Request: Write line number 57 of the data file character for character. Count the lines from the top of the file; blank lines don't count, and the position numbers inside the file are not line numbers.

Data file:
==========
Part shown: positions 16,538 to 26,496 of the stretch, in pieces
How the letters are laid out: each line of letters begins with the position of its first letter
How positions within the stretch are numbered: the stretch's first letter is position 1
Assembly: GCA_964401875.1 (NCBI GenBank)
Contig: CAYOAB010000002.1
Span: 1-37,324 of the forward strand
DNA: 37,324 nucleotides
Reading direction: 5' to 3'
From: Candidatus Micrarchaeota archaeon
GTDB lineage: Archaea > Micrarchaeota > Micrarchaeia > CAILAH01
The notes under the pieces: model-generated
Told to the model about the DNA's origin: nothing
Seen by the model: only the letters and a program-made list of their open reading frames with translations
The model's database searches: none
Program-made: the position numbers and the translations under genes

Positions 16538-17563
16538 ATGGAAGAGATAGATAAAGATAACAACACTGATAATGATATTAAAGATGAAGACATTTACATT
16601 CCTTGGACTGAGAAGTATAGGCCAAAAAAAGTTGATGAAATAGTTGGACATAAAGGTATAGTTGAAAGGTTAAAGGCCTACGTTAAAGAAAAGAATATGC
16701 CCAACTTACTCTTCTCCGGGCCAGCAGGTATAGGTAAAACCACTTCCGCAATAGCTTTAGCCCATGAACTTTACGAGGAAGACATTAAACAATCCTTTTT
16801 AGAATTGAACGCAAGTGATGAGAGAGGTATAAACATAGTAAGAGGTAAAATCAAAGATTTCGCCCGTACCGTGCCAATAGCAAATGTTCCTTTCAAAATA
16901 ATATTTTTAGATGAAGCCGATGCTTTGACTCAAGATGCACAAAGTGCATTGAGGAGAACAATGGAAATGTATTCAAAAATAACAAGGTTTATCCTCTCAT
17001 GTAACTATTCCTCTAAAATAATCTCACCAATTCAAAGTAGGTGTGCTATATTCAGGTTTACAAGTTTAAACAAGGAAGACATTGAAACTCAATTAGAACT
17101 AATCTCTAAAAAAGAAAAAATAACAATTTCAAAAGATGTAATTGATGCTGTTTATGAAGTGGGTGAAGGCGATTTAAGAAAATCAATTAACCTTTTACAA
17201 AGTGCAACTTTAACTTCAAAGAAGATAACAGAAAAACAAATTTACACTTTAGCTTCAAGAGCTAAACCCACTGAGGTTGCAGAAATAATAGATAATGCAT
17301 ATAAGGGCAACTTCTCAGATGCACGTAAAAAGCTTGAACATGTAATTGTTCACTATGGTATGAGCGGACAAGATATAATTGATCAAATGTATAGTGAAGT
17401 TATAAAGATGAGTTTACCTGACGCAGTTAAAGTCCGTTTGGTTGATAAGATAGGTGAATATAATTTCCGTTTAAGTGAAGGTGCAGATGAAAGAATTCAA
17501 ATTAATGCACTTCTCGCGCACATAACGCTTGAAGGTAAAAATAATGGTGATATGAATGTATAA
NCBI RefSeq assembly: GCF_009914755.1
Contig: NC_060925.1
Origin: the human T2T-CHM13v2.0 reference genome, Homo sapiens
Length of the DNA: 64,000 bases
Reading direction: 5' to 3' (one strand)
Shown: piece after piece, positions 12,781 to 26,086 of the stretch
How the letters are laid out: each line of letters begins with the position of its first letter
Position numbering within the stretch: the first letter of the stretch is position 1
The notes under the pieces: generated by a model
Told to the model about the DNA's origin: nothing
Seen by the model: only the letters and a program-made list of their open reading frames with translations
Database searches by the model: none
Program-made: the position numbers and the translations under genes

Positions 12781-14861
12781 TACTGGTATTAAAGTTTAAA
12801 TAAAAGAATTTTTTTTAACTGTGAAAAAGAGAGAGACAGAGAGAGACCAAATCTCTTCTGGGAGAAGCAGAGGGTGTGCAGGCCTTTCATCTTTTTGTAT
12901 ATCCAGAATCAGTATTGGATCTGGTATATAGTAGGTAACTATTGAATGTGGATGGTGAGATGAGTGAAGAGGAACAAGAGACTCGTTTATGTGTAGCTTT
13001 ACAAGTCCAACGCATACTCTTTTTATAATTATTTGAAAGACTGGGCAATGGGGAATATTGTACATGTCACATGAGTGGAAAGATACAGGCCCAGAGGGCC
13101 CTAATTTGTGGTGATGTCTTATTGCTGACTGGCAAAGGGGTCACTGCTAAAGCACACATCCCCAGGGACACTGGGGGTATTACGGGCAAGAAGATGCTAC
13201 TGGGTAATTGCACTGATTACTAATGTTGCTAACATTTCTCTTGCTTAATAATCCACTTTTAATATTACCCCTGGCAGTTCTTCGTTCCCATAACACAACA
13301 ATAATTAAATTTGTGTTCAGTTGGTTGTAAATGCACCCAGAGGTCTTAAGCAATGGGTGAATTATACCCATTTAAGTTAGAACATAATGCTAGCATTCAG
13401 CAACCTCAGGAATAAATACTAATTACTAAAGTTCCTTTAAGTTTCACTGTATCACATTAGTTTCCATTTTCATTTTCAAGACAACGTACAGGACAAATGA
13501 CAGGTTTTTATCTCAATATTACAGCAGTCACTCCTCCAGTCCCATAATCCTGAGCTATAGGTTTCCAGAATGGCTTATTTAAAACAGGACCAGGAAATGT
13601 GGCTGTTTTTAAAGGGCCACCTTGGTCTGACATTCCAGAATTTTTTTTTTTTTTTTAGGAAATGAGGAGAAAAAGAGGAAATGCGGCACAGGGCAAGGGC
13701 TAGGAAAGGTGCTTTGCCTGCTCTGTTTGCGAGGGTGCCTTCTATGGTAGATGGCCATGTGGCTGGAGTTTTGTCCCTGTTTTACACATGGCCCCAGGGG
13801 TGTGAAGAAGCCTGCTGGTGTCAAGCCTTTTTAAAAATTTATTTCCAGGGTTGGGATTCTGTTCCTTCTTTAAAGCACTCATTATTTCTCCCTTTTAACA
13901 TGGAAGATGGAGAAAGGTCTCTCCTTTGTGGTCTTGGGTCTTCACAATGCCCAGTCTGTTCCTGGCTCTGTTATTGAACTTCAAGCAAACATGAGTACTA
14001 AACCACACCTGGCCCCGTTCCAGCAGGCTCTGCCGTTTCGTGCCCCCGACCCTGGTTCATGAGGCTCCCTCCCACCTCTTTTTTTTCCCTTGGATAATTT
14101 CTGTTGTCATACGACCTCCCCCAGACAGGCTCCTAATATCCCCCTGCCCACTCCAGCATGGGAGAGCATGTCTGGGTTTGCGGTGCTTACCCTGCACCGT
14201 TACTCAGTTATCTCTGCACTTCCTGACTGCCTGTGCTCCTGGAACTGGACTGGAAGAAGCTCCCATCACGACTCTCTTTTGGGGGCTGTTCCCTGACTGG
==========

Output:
14201 TACTCAGTTATCTCTGCACTTCCTGACTGCCTGTGCTCCTGGAACTGGACTGGAAGAAGCTCCCATCACGACTCTCTTTTGGGGGCTGTTCCCTGACTGG